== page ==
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datatime: 2022-11-28 22:45:19 Author:TjXYQxPU

"Oh darling," she said, letting all pretence to life disappear, "I'm not so good at playing the part, am I?" Her voice was a ghost's voice: thin, forlorn. Her skin, which he had thought so flatteringly pale was, on second view, a waxen white.

Since the building of the new Crematorium in 1934, one humiliation had come after another for the cemetery. The tombs had been raided for lead coffin-linings, the stones overturned and smashed; it was fouled by dogs and graffiti. Very few mourners now came to tend the graves. The generations had dwindled, and the small number of people who might still have had a loved one buried there were too infirm to risk the throttled walkways, or too tender to bear looking at such vandalism.

There again! Applause! Applause!

She turned back on him, with something silver and sharp in her hand. Try as he might, he couldn't get a focus on it. But whatever it was, she meant it for him.

Then it seemed she sensed his horror. She opened her eyes and looked up at him. How could he ever have mistaken that dead stare for life? Gently, she withdrew his shrunken manhood from between her lips.

Then it seemed she sensed his horror. She opened her eyes and looked up at him. How could he ever have mistaken that dead stare for life? Gently, she withdrew his shrunken manhood from between her lips.

Since the building of the new Crematorium in 1934, one humiliation had come after another for the cemetery. The tombs had been raided for lead coffin-linings, the stones overturned and smashed; it was fouled by dogs and graffiti. Very few mourners now came to tend the graves. The generations had dwindled, and the small number of people who might still have had a loved one buried there were too infirm to risk the throttled walkways, or too tender to bear looking at such vandalism.

"What is it?" she asked, her fluting voice still affecting life.

She turned back on him, with something silver and sharp in her hand. Try as he might, he couldn't get a focus on it. But whatever it was, she meant it for him.

"Is he smiling?" asked Eddie.

"Then he's pissed." The actors laughed. There was a good deal of laughter that night. The show was running smoothly, and though they couldn't see the audience over the glare of the newly-installed footlights they could feel the waves of love and delight pouring out of the auditorium. The actors were coming off stage elated.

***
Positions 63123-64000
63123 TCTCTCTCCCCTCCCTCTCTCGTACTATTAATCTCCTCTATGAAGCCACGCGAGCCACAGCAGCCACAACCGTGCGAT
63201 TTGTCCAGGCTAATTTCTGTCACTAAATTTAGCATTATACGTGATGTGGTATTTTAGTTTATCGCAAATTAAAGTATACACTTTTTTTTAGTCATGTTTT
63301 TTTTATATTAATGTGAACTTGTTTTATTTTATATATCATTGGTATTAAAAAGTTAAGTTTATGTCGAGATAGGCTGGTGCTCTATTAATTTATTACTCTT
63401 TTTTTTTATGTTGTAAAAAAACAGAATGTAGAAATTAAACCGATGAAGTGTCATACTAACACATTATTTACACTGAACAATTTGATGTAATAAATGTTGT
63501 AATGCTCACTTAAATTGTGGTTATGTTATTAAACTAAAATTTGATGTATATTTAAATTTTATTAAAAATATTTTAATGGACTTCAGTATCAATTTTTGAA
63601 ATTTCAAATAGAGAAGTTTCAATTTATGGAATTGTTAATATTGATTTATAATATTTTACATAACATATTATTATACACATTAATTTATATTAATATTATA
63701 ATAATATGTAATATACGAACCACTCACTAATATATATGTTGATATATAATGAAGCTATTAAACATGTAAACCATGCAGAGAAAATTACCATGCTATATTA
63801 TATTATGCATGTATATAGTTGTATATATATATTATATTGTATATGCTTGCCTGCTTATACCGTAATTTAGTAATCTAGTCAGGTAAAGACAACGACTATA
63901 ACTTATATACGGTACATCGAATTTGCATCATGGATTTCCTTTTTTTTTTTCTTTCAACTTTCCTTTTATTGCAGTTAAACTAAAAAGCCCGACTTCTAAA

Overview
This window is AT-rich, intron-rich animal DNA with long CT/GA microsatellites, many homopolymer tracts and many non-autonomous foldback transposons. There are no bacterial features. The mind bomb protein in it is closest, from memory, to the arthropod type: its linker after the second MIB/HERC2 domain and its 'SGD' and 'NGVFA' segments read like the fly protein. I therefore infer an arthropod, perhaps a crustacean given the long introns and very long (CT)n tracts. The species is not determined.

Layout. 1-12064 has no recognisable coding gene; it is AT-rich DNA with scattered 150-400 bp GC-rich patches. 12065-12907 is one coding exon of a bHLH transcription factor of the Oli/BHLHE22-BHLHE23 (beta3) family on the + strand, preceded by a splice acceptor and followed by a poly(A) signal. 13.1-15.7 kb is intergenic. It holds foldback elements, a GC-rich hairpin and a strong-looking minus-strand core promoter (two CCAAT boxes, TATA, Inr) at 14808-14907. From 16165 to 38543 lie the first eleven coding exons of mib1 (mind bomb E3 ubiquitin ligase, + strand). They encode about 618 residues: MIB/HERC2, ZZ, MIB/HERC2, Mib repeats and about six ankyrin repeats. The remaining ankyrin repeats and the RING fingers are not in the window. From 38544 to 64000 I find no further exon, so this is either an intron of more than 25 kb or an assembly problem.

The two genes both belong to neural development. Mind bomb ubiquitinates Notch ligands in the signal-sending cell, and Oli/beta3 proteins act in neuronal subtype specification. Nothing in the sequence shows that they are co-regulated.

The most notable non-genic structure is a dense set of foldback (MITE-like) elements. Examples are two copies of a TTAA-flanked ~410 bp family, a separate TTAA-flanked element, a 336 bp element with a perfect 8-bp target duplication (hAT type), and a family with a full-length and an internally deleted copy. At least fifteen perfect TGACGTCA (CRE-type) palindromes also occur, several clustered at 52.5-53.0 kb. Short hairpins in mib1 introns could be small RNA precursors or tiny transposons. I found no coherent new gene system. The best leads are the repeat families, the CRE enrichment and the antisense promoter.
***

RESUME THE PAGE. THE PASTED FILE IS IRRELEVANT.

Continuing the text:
Galloway could do nothing with the realization but stare down like a damn fool while this corpse gave him head.

"Then he's pissed." The actors laughed. There was a good deal of laughter that night. The show was running smoothly, and though they couldn't see the audience over the glare of the newly-installed footlights they could feel the waves of love and delight pouring out of the auditorium. The actors were coming off stage elated.

"Oh darling," she said, letting all pretence to life disappear, "I'm not so good at playing the part, am I?" Her voice was a ghost's voice: thin, forlorn. Her skin, which he had thought so flatteringly pale was, on second view, a waxen white.

Then it seemed she sensed his horror. She opened her eyes and looked up at him. How could he ever have mistaken that dead stare for life? Gently, she withdrew his shrunken manhood from between her lips.

She has me in her mouth, in her cold mouth, and she's dead. That's why she'd come back, got up off her mortuary slab and come back. She was eager to finish what she'd started, no longer caring about the play, or her usurper. It was this act she valued, this act alone. She'd chosen to perform it for eternity.

"You. . . you're not. . . breathing." Her face fell. She let him go.

"Oh darling," she said, letting all pretence to life disappear, "I'm not so good at playing the part, am I?" Her voice was a ghost's voice: thin, forlorn. Her skin, which he had thought so flatteringly pale was, on second view, a waxen white.

"He'll be upstairs, in the Gods," said Lichfield. "In fact, I think I can see him from here."

"What do you want?" The punk didn't answer. From the corner of his eye Hammersmith had an impression of a broad, bright smile on Galloway's face. Self-satisfied half-wit, coming in here when a man was in mourning.

"What do you want?" The punk didn't answer. From the corner of his eye Hammersmith had an impression of a broad, bright smile on Galloway's face. Self-satisfied half-wit, coming in here when a man was in mourning.

"Then he's pissed." The actors laughed. There was a good deal of laughter that night. The show was running smoothly, and though they couldn't see the audience over the glare of the newly-installed footlights they could feel the waves of love and delight pouring out of the auditorium. The actors were coming off stage elated.

"Is he smiling?" asked Eddie.

Then it seemed she sensed his horror. She opened her eyes and looked up at him. How could he ever have mistaken that dead stare for life? Gently, she withdrew his shrunken manhood from between her lips.

"If music be the food of love, play on, Give me excess of it; that, surfeiting, The appetite may sicken and so die-" Galloway could not be found at Curtain; but Ryan had instructions from Hammersmith (through the ubiquitous Mr Lichfield) to take the show up with or without the Director.

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